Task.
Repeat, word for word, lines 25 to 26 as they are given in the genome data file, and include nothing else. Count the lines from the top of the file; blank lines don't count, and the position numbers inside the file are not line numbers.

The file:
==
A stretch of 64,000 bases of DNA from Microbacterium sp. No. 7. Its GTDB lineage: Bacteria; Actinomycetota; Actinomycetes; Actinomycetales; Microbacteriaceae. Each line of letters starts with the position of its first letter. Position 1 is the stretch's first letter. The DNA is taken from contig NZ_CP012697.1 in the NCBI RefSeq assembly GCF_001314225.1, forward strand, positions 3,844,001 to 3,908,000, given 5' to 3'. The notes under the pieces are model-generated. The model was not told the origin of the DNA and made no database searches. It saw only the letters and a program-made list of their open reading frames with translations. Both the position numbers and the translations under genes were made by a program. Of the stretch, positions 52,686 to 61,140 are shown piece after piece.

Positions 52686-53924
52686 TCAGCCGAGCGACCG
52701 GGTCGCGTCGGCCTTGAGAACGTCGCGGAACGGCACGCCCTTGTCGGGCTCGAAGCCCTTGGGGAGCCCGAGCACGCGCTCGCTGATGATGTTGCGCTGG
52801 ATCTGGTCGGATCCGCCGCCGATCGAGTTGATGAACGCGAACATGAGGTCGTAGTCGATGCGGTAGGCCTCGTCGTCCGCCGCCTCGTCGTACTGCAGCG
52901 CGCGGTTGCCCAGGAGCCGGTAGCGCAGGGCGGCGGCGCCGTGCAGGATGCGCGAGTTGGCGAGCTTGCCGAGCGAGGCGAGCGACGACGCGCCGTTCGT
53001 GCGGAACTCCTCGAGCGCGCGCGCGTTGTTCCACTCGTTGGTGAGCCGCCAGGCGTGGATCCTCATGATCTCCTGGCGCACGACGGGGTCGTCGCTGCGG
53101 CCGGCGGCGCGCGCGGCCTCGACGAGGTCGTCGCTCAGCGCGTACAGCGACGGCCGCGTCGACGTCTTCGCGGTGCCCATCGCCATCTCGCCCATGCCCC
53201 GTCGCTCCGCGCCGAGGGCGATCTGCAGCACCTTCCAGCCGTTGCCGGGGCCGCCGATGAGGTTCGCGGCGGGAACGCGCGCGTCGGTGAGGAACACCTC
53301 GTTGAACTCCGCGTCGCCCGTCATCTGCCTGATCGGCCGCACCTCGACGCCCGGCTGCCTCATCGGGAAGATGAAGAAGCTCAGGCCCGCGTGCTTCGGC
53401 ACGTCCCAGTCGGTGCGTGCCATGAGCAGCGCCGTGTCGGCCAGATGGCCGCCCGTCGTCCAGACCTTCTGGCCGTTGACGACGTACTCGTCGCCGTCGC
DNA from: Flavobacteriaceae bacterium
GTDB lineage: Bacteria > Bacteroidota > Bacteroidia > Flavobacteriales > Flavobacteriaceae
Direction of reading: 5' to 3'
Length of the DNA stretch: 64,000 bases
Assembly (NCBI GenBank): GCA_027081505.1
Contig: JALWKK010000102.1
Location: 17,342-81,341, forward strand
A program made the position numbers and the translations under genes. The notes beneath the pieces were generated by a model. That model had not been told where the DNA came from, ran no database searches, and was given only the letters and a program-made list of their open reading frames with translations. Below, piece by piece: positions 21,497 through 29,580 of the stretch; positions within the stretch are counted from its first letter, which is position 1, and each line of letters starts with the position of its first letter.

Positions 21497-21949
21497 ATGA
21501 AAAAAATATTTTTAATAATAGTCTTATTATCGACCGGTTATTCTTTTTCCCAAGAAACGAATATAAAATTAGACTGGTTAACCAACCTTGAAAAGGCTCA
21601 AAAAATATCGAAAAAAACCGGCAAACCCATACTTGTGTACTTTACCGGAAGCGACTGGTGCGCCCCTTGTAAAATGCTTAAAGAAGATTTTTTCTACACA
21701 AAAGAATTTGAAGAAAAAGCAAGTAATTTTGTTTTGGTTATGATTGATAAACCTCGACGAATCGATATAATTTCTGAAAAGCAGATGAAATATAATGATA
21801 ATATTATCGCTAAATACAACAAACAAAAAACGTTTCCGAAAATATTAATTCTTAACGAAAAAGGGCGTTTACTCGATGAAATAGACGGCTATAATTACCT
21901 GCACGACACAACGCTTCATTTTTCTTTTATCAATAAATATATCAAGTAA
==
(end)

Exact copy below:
21801 ATATTATCGCTAAATACAACAAACAAAAAACGTTTCCGAAAATATTAATTCTTAACGAAAAAGGGCGTTTACTCGATGAAATAGACGGCTATAATTACCT
21901 GCACGACACAACGCTTCATTTTTCTTTTATCAATAAATATATCAAGTAA